As the authors correctly point out, one must be capable in order to fully exercise his/her autonomy. They identify several factors that might impede the child’s capability if his sedation were to be lifted—for example, effects of hypoxia and age. Most would agree that if an individual is heavily sedated, he/she is not presently capable and is unable to take part in the decision making process. Every day in intensive care units around the world, substitute decision makers make decisions on behalf of sedated (but potentially capable) patients. Thus, in some ways, whether the child was capable before he was sedated or might have had the potential to be capable following removal of sedation, may not be particularly relevant questions. In the current situation, sedated and intubated, the child is not able to be part of the decision making process. Generally in such situations, a substituted judgment or best interests model for decision making is recommended and in some jurisdictions legally mandated. In the absence of any previously expressed wishes that suggest that the child would have wanted to be informed of his impending death, one would strive to make the decision based on what was in his best interests. Those who know the child best, in this case the parents, are usually in the best position to make this assessment. In the case as described, there is nothing to suggest that the parents have anything but the best interests of their child in mind. Deciding not to inform the child of his impending death need not necessarily be considered a paternalistic action, but failing to consider the child’s previously expressed wishes and values would be.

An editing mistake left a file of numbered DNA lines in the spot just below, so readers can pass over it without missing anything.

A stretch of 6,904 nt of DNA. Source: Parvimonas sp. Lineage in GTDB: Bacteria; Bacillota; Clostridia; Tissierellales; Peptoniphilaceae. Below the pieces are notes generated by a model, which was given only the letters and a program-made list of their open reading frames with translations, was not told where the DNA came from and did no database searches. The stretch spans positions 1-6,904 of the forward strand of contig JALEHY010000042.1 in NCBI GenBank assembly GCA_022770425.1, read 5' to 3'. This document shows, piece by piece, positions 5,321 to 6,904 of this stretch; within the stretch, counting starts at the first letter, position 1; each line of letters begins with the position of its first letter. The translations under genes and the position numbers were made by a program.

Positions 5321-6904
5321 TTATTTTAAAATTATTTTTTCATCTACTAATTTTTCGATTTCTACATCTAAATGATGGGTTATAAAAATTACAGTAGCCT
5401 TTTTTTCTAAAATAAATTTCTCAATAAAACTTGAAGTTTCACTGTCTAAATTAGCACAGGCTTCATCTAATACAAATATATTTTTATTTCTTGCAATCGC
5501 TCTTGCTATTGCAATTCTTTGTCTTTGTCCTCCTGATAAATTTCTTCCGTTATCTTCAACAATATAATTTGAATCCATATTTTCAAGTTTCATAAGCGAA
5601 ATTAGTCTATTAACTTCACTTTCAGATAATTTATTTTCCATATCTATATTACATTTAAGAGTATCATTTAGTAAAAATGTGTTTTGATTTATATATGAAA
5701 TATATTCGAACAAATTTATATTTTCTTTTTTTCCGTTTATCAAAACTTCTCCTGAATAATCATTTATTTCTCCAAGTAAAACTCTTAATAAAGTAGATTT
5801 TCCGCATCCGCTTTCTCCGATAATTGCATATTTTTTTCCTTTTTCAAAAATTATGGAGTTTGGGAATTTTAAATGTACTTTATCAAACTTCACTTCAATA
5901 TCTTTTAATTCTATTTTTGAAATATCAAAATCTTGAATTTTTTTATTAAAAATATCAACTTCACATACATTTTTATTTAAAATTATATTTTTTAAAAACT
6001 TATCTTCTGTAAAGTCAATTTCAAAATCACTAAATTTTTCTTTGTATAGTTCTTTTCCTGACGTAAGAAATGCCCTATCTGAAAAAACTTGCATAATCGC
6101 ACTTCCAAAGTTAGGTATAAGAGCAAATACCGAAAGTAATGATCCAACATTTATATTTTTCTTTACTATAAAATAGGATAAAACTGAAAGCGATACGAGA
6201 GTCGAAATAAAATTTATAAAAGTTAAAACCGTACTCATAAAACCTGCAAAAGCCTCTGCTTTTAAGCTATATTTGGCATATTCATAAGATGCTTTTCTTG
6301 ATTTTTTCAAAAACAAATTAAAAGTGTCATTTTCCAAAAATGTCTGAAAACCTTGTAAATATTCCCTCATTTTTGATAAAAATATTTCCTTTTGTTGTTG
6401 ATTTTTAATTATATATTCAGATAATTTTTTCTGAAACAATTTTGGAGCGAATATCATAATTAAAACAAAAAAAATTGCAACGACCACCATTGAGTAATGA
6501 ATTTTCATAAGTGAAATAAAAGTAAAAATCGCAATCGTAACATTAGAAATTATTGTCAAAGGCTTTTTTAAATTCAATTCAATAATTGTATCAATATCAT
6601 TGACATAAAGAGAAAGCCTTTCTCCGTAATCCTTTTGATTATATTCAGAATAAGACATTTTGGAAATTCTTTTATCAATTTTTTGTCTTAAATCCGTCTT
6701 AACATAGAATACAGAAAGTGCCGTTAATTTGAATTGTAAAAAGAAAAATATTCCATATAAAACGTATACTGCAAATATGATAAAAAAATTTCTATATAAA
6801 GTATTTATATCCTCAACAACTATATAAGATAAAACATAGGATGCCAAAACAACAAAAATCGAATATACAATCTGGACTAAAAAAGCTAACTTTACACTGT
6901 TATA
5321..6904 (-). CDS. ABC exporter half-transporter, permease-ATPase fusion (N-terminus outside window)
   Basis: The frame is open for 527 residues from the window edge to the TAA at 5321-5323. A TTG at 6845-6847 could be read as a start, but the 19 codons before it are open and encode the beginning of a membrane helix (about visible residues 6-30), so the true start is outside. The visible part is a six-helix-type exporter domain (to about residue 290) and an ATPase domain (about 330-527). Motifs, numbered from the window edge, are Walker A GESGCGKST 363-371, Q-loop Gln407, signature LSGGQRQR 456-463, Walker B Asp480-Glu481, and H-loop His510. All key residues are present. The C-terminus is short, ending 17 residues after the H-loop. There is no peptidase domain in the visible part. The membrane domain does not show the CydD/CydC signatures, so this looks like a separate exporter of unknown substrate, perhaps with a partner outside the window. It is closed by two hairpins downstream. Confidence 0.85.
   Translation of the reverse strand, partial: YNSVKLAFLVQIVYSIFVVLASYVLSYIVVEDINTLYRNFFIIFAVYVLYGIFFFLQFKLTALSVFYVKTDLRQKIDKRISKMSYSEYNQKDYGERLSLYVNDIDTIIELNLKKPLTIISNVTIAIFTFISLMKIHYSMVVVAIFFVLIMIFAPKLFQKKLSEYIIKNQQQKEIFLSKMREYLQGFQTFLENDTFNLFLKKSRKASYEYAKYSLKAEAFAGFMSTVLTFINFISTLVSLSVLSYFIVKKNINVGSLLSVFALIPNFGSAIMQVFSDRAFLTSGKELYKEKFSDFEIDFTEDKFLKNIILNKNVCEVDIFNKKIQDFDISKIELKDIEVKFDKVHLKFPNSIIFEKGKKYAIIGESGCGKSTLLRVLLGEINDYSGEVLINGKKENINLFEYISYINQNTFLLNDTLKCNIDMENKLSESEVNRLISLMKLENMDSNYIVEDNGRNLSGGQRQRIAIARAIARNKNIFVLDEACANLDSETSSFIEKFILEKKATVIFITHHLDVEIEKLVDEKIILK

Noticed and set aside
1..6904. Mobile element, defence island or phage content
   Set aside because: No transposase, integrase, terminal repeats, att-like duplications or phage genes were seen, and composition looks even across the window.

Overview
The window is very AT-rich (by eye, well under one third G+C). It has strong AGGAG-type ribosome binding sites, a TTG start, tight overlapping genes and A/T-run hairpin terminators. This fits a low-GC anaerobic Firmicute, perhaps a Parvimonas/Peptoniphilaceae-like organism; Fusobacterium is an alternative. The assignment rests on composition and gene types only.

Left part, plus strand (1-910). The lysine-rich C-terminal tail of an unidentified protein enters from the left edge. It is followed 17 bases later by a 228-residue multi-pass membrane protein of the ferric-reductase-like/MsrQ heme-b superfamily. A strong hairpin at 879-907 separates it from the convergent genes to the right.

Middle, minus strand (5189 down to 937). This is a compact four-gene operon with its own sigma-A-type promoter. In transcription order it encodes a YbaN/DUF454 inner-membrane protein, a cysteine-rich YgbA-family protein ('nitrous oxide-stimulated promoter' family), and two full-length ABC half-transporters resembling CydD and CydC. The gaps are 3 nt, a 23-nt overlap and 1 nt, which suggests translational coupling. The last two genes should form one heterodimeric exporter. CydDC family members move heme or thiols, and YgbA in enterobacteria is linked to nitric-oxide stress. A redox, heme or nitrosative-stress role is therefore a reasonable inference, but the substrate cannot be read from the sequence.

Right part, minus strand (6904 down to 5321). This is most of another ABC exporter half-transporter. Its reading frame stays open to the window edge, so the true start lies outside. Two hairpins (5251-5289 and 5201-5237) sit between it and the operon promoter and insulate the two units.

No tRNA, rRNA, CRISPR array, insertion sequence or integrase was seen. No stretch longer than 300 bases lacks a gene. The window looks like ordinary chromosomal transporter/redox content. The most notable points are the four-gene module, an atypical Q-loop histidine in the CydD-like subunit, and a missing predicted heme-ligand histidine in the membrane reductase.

Lastly, I want to suggest that an analogous situation could occur with an adult patient and that the same set of questions and ethical concerns would arise. I would like to thank the authors for bringing this case forward for discussion. It highlights and raises our awareness of a number of ethical concerns and once again compels us to engage in end of life conversations with patients and their families sooner rather than later.